Gavi also called on Silicon Valley smarts, as well as new tech entrepreneurs through its INFUSE initiative, in a bid to back the next generation of immunisation innovation, which has helped to spur collaborations like Zipline, a pioneering partnership using drones to fly life-saving medical interventions to where they're needed most in Rwanda. First, blood supplies - next, vital vaccines?
5. Beating outbreaks and stopping superbugs
The threat of cholera of kept hitting the headlines in 2017, as a growing number of humanitarian crises unfolded — but the global health community fought back, with a series of vaccination campaigns to stop the outbreaks from taking hold.
The collective action came to a head in October with a new action plan to end the disease for good by 2030 — a move that will prevent over 95,000 deaths a year.
As 2017 continued to bring new global challenges — from climate change to mass displacement — there was a greater recognition of the action we need to take now to prevent the next pandemic, as well as the role vaccines can play to help stop drug resistant, superbug strains of diseases like typhoid...
6. Time up for typhoid?
In September, a new typhoid vaccine was recommended by a panel of World Health Organization experts for all children over six months of age in endemic countries — offering the prospect to take on a deadly disease that affects 12 million people around the world every year.
It comes at a time when drug-resistant typhoid is spreading across Asia and Africa, posing a serious threat to global health. Vaccines can help stop the spread of the disease and fight these superbug strains.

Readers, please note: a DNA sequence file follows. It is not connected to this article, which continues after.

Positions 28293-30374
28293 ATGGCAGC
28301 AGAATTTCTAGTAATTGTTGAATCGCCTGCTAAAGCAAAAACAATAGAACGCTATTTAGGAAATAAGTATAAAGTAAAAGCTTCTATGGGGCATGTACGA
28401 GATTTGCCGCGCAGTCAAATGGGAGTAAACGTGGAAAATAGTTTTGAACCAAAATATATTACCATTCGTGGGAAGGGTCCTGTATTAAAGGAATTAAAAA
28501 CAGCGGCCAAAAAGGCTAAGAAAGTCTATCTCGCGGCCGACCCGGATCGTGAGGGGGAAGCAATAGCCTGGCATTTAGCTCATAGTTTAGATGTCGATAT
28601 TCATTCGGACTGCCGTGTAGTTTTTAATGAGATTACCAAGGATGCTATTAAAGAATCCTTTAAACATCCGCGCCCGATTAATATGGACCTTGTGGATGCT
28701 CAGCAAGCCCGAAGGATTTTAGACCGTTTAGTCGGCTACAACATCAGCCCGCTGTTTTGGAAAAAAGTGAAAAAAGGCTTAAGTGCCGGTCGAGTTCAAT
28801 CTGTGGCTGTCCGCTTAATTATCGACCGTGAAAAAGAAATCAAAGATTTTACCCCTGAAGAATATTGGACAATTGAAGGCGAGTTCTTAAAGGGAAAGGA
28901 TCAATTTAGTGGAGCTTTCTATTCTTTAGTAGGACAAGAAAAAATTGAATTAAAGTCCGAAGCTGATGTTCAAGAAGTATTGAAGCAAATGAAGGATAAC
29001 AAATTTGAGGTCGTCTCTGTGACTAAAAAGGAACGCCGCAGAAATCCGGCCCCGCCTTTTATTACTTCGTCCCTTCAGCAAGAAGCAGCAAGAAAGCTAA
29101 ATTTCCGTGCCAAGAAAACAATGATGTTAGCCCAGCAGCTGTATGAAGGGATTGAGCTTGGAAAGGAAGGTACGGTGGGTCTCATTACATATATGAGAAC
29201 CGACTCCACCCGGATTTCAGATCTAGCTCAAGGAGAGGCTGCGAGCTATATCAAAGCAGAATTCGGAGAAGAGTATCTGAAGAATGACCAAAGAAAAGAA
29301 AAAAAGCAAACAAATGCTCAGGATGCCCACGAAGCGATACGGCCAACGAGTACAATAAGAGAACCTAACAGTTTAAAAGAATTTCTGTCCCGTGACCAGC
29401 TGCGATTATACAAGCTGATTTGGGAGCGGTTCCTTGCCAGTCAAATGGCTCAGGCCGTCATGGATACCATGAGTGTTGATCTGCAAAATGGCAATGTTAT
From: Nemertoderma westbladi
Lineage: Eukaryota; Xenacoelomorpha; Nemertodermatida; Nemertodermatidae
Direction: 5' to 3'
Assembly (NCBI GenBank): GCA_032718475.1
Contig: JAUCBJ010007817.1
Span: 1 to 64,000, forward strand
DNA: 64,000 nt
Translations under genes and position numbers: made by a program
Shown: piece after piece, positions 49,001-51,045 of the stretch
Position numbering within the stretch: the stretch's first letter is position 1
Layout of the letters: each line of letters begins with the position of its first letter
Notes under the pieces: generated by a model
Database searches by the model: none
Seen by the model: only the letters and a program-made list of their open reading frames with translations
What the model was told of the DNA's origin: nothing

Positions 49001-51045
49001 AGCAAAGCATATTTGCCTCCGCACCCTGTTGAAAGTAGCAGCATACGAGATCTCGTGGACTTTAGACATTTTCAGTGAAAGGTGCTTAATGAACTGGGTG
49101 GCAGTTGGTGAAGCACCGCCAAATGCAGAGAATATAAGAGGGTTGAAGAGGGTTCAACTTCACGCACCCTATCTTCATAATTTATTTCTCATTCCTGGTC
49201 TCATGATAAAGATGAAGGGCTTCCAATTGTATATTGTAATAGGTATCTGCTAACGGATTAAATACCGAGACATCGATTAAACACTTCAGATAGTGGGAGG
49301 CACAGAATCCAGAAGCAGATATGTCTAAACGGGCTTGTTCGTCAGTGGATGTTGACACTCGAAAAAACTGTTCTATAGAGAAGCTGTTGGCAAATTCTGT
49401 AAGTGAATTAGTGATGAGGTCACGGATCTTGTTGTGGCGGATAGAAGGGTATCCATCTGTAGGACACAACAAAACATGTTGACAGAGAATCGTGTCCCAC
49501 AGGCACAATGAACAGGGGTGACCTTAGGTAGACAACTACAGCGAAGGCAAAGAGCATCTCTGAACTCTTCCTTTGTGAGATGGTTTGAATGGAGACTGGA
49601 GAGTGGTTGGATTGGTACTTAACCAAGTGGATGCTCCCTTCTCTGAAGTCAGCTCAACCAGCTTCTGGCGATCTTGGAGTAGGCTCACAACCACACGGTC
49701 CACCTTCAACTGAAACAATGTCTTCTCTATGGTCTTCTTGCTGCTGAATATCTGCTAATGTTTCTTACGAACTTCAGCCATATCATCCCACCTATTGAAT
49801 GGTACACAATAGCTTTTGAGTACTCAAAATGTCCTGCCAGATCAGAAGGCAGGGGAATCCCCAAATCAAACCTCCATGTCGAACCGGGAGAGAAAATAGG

With a further five vaccines under development and expected to be available between 2018 and 2022, Gavi pledged to help take on typhoid, launching new support to help introduce the vaccines to low-income countries as early as 2019.
7. Millions more lives
will be saved
The good news of 2017 is that vaccine coverage across the globe is at a high of 86%, with a million more children receiving the basic shots to protect against diphtheria, tetanus and whooping cough in the last year.
The not-so-good news is that these numbers look to have slowed down in recent years, and still fall short of the 90% target set by the World Health Organization for 2015. This could be due to a lack of data rather than slowing progress, but either way — more ambitious targets will be needed if we are to achieve the aims of the Sustainable Development Goals on global health.
What is on track is Gavi's mission: new figures this year show the Alliance has so far saved 9 million lives since 2000, and remains on target to immunise 300 million children by 2020 — meaning millions more lives will be saved yet.
As the year draws to a close, another ambitious target of universal health care was committed to by some of the biggest players in the global health community. And the best news yet? We're already on the way: vaccines are the stepping-stones to a world where everyone gets good healthcare.